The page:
Department of Molecular and Cell Biology and Department of Plant and Microbial Biology, University of California, Berkeley, Berkeley, CA 94720

How intracellular pathogens sense their intracellular environment to activate virulence gene expression

Intracellular pathogens collectively cause an enormous amount of world-wide morbidity and mortality.  In my lab, we study Listeria monocytogenes as a very amenable intracellular pathogen as a model for both bacterial pathogenesis and host response.  L. monocytogenes is a Gram-positive, food-borne bacterium that lives a biphasic lifestyle, cycling between a saprophytic existence in the environment and as an intracellular pathogen of mammals. In today‚Äôs lecture, I will ask how L. monocytogenes recognizes and responds to the intracellular environment.  I will begin by describing a novel genetic strategy to identify bacterial mutants that fail to up-regulate a virulence factor (ActA) that is not expressed in the environmental phase of growth but becomes the most highly expressed bacterial protein during intracellular growth.  Most of the mutants identified in this screen were in genes that control redox regulation including a gene that encodes glutathione synthase (gshF).  It turns out that both bacterially and to a lesser degree, host-derived glutathione, is the co-factor that activates the central transcriptional virulence activator, PrfA.  In culture, we could recapitulate this response by the addition of glutathione and surprisingly, by adding one of many different reducing agents to the growth media.  The addition of reducing agents caused the up-regulation of gshF, but we still did not know what the precise biological cue was to activate gshF expression.  GshF mutants were 200-fold less virulent in mice while a mutation in PrfA that is locked in its fully active configuration (referred to as PrfA*) completely rescued virulence of a gshF mutant. This led us to look for additional mutants that formed small plaques in tissue culture, but were rescued by the introduction of a PrfA* mutation.  Among the genes identified in this screen was gloA, which encodes glyoxalase A, a component of a glutathione-dependent methylglyoxal (MG) detoxification system. MG is a toxic byproduct of metabolism, which if accumulated, causes DNA damage and protein glycation. As a facultative intracellular pathogen, L. monocytogenes must protect itself from MG produced by its own metabolic processes and that of its host. The gloA mutants grew normally in broth but were sensitive to MG and severely attenuated upon IV infection in mice, but were fully rescued in a PrfA* background. We demonstrate that transcriptional activation of gshF increased upon MG challenge in vitro, yet gloA mutants had decreased levels of GSH, presumably because GSH reacted irreversibly with MG. These data suggest that MG is a host cue that leads to GshF production and activation of PrfA.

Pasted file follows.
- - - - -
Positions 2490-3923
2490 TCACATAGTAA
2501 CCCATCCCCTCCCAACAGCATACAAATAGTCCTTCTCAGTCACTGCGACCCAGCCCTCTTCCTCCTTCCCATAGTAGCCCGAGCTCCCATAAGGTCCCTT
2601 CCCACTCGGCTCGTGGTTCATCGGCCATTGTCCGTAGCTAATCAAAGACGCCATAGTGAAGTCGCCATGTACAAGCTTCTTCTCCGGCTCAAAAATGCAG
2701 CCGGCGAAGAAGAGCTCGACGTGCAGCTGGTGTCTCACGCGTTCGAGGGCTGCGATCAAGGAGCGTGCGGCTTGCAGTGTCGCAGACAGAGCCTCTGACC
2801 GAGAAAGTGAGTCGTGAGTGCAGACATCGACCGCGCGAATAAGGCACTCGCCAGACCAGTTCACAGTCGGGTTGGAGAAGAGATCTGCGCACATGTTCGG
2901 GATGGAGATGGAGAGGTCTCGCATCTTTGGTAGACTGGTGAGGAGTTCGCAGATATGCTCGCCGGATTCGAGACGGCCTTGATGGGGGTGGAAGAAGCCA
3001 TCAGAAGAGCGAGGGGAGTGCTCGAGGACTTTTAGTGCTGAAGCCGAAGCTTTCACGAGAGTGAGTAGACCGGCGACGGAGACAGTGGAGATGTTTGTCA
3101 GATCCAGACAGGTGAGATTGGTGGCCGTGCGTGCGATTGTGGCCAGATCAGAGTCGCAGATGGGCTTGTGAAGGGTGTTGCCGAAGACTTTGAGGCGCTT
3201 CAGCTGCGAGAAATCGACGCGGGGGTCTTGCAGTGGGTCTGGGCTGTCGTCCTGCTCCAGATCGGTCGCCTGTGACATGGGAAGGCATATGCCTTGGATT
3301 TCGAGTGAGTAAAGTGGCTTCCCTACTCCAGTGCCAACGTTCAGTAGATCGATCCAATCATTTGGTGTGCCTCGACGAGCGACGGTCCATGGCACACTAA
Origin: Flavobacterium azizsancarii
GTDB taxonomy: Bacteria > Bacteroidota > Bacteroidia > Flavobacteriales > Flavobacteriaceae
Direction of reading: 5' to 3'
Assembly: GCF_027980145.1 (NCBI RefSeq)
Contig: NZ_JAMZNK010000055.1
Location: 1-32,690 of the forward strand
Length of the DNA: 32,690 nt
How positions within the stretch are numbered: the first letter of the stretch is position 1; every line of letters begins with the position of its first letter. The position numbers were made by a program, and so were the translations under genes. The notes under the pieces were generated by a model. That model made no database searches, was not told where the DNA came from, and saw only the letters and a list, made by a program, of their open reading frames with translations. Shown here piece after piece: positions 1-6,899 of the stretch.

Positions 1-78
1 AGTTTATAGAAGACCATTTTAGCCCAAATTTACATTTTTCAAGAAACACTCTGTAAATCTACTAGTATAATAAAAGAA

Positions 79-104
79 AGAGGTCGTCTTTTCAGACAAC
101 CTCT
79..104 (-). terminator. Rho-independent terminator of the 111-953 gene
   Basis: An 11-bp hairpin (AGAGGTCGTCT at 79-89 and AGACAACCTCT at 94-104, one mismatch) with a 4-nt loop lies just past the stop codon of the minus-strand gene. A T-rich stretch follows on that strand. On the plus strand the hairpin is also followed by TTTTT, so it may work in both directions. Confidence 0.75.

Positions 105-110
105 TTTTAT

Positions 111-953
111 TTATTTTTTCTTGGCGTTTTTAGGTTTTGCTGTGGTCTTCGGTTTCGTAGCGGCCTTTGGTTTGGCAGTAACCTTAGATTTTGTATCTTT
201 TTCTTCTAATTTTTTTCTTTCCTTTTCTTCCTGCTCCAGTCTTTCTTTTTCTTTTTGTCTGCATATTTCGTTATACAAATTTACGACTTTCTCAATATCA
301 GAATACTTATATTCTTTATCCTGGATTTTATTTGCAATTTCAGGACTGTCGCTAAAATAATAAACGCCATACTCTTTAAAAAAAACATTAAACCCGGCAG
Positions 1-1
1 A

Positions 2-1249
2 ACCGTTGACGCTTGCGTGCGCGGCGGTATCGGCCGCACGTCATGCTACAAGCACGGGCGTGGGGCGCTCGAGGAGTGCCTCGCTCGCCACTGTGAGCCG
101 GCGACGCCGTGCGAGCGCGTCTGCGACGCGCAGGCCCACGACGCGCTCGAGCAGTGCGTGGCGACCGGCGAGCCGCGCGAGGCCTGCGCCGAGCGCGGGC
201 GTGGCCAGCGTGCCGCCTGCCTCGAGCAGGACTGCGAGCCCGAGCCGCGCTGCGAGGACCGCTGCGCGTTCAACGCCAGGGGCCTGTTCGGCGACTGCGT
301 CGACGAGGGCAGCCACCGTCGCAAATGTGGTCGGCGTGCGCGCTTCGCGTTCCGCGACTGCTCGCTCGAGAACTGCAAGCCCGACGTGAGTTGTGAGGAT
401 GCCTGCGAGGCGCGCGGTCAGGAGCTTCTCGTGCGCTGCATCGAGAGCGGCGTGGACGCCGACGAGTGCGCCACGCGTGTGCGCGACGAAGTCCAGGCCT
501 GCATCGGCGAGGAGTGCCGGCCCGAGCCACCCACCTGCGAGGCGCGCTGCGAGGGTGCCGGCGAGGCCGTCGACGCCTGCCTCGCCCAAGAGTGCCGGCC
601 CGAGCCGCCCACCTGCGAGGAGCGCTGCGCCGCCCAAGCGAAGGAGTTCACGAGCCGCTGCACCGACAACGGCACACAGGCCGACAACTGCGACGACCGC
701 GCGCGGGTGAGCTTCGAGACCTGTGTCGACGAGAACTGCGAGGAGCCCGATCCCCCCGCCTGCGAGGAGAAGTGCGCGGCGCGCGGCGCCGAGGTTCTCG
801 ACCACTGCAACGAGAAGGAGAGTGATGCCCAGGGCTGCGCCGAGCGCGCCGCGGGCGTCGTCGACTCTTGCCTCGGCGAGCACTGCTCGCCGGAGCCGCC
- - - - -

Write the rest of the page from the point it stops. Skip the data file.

Location: Zoom Virtual Meeting, details to be emailed to Branch Members

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